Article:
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Volume 16, Issue 9 - February 28 - March 5, 2008

Get a Head Start on Early Spring Veggies

It’s time to sow onions, leeks, celery and peppers

If you want to grow your own vegetable-garden transplants, now is the time to sow seeds of onions, leeks, celery, parsley and peppers in a small greenhouse or a sunny windowsill. Seeds of peppers and parsley take at least two weeks to germinate, thus requiring a head start. Seedlings of leeks, onions and celery grow slowly and need a long starting period before they are tall enough to be transplanted in the garden.

For sowing seeds of celery, peppers and parsley, use a four-inch plastic pot filled with a commercial rooting medium such as Pro-Mix or Metro-Mix. These generally sterile rooting media are free of weed seeds. They also retain water and drain well. Make sure that the four-inch pot you have selected has at least four drainage holes either on the bottom or on the side of the bottom. Fill the pots to within a half-inch from the edge. Scatter 20 to 25 seeds over the surface of the rooting medium and cover the seeds, except celery, with a light dusting of rooting medium. Soak the soil with a fine mist — to prevent the seeds from floating — until you see excess water drain through the bottom of the pot.

Seeds of onions and leeks are best sown in a quart-size container filled with the same rooting medium. Since these will be growing in this container until they are transplanted in the garden, sow less than 50 onion or leek seeds scattered over the surface of the growing medium. Press these seeds into the surface of the soil with your hand and cover with a light dusting of rooting medium. Water carefully with a fine spray until you see water flowing from the bottom of the containers.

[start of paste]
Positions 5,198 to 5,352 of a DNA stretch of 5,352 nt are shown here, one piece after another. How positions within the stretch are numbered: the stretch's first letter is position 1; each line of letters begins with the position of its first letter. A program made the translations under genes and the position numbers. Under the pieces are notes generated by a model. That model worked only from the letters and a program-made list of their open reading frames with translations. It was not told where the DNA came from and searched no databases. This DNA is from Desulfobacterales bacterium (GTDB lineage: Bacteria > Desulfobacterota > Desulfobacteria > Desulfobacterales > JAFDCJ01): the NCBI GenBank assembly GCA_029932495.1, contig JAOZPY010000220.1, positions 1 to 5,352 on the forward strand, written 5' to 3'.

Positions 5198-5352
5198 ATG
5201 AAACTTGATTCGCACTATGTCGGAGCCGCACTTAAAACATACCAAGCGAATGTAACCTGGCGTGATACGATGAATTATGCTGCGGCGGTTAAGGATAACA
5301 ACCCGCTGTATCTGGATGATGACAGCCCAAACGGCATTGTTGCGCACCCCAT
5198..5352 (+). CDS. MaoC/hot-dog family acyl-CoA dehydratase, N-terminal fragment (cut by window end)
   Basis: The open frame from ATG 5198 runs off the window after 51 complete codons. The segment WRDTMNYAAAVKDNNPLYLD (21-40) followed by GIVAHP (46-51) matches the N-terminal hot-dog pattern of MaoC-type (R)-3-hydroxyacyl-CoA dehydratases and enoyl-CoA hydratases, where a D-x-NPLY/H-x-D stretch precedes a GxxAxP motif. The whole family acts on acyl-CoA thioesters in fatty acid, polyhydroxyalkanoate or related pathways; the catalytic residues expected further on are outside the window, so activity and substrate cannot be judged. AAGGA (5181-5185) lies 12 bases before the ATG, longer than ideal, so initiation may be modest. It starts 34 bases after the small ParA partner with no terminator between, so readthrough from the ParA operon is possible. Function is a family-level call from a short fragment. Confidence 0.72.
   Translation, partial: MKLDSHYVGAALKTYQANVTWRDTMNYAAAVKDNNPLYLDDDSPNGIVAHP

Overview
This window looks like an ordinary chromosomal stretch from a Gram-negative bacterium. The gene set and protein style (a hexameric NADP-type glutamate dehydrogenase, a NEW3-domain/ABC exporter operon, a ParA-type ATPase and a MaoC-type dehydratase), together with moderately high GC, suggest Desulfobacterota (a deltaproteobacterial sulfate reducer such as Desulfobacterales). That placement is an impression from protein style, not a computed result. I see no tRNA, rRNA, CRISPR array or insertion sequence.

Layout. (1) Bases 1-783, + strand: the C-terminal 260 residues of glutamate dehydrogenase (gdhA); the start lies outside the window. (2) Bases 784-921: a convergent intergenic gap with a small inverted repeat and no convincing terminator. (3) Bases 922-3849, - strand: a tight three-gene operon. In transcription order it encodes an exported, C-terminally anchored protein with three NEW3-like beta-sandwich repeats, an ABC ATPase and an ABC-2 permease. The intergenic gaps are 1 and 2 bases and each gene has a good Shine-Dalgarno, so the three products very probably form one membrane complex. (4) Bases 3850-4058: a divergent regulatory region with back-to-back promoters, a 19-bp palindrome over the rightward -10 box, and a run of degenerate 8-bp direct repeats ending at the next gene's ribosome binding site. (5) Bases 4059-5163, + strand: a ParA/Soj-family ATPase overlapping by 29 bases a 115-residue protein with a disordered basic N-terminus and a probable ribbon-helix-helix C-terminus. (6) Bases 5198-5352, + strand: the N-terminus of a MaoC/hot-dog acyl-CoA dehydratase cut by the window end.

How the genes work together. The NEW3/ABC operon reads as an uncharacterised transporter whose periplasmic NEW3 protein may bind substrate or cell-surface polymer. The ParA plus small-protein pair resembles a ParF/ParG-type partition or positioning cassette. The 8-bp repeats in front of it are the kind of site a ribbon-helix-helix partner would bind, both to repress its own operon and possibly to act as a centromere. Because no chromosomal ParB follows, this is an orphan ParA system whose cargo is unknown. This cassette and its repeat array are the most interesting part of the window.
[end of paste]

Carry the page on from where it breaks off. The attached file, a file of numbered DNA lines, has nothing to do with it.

Onion and leek seeds should germinate in about seven days if kept at room temperature. Place a piece of clear polyethylene over the pot to help keep the surface moist and improve germination. As soon as most of the seeds have germinated, place the pot(s) on or near a windowsill facing south for maximum sunlight.

Since seeds of peppers and parsley require warm temperatures to germinate, enclose the container in a plastic bag, then place the bagged container on the furnace, where seeds will receive continuous warm temperatures. To make sure the seedlings get sufficient light, start checking the containers 10 days after seeding for signs of germination. As soon as you see one seedling emerge, remove the plastic bag and place the container on a windowsill facing south to receive direct sunlight.

After your vegetable seeds germinate, wait four weeks, then begin adding a water-soluble fertilizer at one-half concentration. When the weather warms past danger of frost, you’ll have a nursery of transplants to nurture in your garden.

Ask Dr. Gouin your questions at All questions will appear in Bay Weekly. Please include your name and address.

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